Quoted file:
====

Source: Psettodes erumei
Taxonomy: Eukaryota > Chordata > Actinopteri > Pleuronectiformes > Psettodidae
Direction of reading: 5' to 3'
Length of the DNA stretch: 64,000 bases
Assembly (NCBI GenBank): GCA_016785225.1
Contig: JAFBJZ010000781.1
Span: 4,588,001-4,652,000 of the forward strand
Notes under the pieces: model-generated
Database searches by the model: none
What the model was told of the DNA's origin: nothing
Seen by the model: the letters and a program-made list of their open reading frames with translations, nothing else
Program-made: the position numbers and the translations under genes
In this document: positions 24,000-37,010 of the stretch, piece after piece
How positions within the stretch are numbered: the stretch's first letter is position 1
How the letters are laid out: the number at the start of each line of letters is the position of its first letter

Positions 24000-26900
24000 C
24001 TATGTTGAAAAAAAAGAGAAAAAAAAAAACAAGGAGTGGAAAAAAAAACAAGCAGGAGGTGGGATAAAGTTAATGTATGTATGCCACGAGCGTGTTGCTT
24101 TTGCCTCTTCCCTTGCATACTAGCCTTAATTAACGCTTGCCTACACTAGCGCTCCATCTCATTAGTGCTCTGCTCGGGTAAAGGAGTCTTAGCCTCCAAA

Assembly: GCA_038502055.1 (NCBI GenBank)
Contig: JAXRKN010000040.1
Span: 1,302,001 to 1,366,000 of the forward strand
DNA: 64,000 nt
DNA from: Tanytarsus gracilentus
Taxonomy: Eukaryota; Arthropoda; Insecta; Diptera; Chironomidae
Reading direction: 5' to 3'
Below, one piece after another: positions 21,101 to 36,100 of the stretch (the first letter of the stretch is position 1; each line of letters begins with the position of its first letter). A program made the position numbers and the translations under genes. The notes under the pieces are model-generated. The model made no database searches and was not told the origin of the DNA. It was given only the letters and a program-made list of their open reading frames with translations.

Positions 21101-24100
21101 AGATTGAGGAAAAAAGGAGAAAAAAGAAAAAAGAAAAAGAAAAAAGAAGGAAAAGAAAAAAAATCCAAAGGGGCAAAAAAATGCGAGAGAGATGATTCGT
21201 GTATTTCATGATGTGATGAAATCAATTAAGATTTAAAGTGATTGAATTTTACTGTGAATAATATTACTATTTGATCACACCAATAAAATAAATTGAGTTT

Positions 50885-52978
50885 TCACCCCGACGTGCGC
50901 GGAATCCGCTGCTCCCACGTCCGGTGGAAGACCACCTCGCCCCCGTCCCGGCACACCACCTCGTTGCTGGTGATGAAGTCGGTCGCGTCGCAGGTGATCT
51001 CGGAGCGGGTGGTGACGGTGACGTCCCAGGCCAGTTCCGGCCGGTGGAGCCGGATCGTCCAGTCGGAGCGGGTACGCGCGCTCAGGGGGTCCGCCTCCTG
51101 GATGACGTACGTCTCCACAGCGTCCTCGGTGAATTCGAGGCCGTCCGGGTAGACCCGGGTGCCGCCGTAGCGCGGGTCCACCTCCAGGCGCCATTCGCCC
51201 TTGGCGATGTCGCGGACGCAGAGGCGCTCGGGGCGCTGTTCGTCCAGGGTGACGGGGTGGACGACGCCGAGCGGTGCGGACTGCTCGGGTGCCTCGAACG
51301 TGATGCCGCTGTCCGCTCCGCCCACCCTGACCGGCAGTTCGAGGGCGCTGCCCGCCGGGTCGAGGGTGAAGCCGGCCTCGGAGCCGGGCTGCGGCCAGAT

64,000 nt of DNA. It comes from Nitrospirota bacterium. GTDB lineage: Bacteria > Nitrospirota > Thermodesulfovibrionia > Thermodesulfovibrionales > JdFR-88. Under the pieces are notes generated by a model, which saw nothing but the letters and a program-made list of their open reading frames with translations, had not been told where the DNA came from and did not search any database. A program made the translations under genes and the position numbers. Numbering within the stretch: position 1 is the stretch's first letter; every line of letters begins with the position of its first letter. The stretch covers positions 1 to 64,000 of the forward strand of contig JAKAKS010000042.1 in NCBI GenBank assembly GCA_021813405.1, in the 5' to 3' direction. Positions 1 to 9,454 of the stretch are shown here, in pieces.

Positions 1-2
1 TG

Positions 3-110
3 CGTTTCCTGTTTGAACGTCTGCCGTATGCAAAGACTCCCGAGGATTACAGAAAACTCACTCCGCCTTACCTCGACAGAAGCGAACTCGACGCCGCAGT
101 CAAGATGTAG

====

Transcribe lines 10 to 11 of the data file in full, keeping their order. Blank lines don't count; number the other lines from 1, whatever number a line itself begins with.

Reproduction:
What the model was told of the DNA's origin: nothing
Seen by the model: the letters and a program-made list of their open reading frames with translations, nothing else